Special to WorldTribune.com
By John J. Metzler
, October 22, 2023
Over the past year human rights abuses in places ranging from Afghanistan to Ukraine, and to Myanmar/Burma, Xinjiang China, the Middle East, to name a few sordid cases, have splashed across the headlines.
Just in the past month, ethnic cleansing of Christian Armenians from Muslim Azerbaijan, and the loathsome Hamas terrorist attacks on the Jewish State of Israel, have stunned our sensitivities and shocked our humanity.
Human Rights violations abound from North Korea to the Middle East and Central Africa.
Clearly, now more than ever the world needs an effective and focused Human Rights Council;
But do we have one?
Instead, there’s a deeply flawed body hamstrung and dominated by authoritarian governments. The Council’s work and reports are often blocked or influenced by rogue regimes.
[caption id="attachment_128322" align="alignleft" width="450"]<img class="size-full wp-image-128322" src="https://www.worldtribune.com/wp-content/uploads/2023/10/unhrc.jpg" alt="" width="450" height="246" /> UN Human Rights Council / UN Photo / Jean-Marc Ferre[/caption]
Recently the UN General Assembly held its annual elections, or selections via closed slates, of largely unopposed countries to fill vacancies on the 47 member Geneva-based Council.
During this ritual the full Assembly of 193 picks from various geographic groups who presented their candidates for election, or affirmation from usually preselected lists.
New York’s respected Human Rights Foundation (HRF) stated, “We call upon member states to refrain from voting in favor of Russia, China, Cuba, Burundi, and Kuwait. These candidates’ records, on respecting human rights at home and in UN voting, fail to meet the UN criteria for Council membership.”
. There were four vacant seats filled by Burundi, Cote d’ Ivoire (Ivory Coast), Ghana and Malawi. Burundi stands out as one of the African continent’s most repressive societies. According to the human rights monitor Freedom House, who employs a comparative methodology data, Burundi scored a combined total of 14 out of 100 for civil and political rights. That’s just slightly above Sudan. The three other choices rank much better as partly free with Malawi at 66 and Ghana standing at 80.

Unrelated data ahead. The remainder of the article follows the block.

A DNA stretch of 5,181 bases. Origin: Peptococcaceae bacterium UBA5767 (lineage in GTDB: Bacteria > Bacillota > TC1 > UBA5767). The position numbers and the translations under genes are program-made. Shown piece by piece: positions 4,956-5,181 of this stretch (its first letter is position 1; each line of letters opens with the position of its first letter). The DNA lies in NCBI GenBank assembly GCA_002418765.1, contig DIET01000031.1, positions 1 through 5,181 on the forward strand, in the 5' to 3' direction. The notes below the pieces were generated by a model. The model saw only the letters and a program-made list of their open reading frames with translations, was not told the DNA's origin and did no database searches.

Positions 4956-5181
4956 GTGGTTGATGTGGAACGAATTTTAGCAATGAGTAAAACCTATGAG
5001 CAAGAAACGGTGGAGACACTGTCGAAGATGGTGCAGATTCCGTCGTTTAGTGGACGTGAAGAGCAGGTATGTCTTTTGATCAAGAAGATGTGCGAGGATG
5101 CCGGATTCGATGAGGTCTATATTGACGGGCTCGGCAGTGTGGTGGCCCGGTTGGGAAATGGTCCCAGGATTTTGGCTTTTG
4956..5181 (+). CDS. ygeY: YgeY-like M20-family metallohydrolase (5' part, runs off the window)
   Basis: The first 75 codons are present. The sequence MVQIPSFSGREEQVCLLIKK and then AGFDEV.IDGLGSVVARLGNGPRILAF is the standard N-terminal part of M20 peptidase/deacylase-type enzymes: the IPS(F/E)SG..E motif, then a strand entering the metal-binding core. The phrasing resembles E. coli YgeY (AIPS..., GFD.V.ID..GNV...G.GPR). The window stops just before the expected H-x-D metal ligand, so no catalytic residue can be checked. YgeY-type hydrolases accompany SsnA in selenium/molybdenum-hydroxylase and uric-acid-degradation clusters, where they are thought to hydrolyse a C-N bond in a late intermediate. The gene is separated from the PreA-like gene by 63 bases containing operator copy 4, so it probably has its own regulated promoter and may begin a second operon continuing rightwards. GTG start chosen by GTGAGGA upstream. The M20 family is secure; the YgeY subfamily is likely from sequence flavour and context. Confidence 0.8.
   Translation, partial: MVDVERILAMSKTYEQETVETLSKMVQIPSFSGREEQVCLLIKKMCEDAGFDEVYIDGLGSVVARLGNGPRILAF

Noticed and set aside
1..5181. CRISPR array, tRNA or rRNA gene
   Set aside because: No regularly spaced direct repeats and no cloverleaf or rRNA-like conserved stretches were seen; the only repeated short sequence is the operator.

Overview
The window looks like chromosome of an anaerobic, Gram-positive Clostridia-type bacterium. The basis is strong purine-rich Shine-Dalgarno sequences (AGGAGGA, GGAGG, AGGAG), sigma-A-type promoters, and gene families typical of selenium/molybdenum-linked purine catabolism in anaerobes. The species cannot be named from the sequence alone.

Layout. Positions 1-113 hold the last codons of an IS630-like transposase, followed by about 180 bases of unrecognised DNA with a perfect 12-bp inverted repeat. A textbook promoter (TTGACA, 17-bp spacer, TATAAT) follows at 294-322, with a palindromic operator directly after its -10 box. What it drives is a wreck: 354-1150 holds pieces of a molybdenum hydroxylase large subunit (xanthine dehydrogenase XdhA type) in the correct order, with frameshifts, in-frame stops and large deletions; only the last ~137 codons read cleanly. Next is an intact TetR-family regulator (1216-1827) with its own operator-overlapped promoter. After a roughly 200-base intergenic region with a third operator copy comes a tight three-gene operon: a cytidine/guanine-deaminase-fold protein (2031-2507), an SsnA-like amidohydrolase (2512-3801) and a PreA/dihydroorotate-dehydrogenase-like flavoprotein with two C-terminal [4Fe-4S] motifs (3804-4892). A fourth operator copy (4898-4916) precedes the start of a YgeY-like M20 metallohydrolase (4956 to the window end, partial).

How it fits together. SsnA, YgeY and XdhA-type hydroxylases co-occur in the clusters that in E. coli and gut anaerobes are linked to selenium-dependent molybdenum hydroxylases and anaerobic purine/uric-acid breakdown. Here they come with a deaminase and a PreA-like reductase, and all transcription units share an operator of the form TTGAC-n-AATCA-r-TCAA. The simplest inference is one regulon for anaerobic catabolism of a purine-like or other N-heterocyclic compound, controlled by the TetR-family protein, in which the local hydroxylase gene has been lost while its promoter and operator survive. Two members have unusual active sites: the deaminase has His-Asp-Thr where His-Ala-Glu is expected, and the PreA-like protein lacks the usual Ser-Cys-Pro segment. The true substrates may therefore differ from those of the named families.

Here again four vacant seats filled by four pre-selected candidates. China, Indonesia, Japan and Kuwait won places. The People’s Republic of China needs no introduction; It’s the world’s largest dictatorship with a score of 9. Contrast that with the Republic of China on Taiwan whose 94 ranks as among Asia’s freest! The only consolation is that China gained 154 votes, the lowest in the group while Indonesia garnered 186, the highest. In other words, almost forty UN members refused to back Beijing despite the unopposed ballot and doubtless coercion.
Japan one of Asia’s notable democracies with a score of 96, Indonesia with 58, and Kuwait standing at 37 were equally chosen.
Three states contested two seats; Russia was back in the running but lost its bid with a dismal vote count of 83. Albania and Bulgaria won; Albania’s standing is 67 of partly free while Bulgaria rates at 79. Russia’s freedom score is a mere 16 making the country Not Free. Moscow’s setback is significant as Russia often served on the Council but has been diplomatically shunned since its Ukraine invasion. Actually, Russia held the seat but given Moscow’s appalling human rights record and its war in Ukraine, the General Assembly expelled Russia from the Council in 2022. The Czech Republic replaced Russia.
Latin America & Caribbean.
Here we saw four countries selected for three seats: Brazil, Cuba, and Dominican Republic. Peru lost the race with a mere 108 votes. Yet communist Cuba got back on the Council with 146 votes, to Brazil’s 144, and 137 for the Dominican Republic.
Cuba’s regime needs no introduction, the country gets a mere 12 ranking for political and civil rights. Yet, Havana edged out Brazil for the top tally. Brazil remains Free with a 72 while the Dominican Republic rates 68.
No contest or worry here with two countries vying for two seats: France and Kingdom of the Netherlands. The Netherlands won 169 votes, scoring 97 in the Freedom ratings while France with 153 votes rates 89.
The new members join the Council in January 2024 for three-year terms.
Sitting in Geneva, Switzerland on a beautiful leafy UN campus, the Council stands literally a world away from forgotten and besieged villages in Ukraine, Burma, Sudan or Syria where heinous violations of human and civil rights often continue unabated. There’s a stark metaphysical gap between wealthy Geneva and what transpires in communist states such as North Korea or China or thuggish regimes globally.
The Council, with its near majority of authoritarian regimes, ironically reflects today’s world more than we may wish to realize. It’s increasingly difficult for outnumbered democracies to push back.
John J. Metzler is a United Nations correspondent covering diplomatic and defense issues. He is the author of Divided Dynamism the Diplomacy of Separated Nations: Germany, Korea, China (2014).
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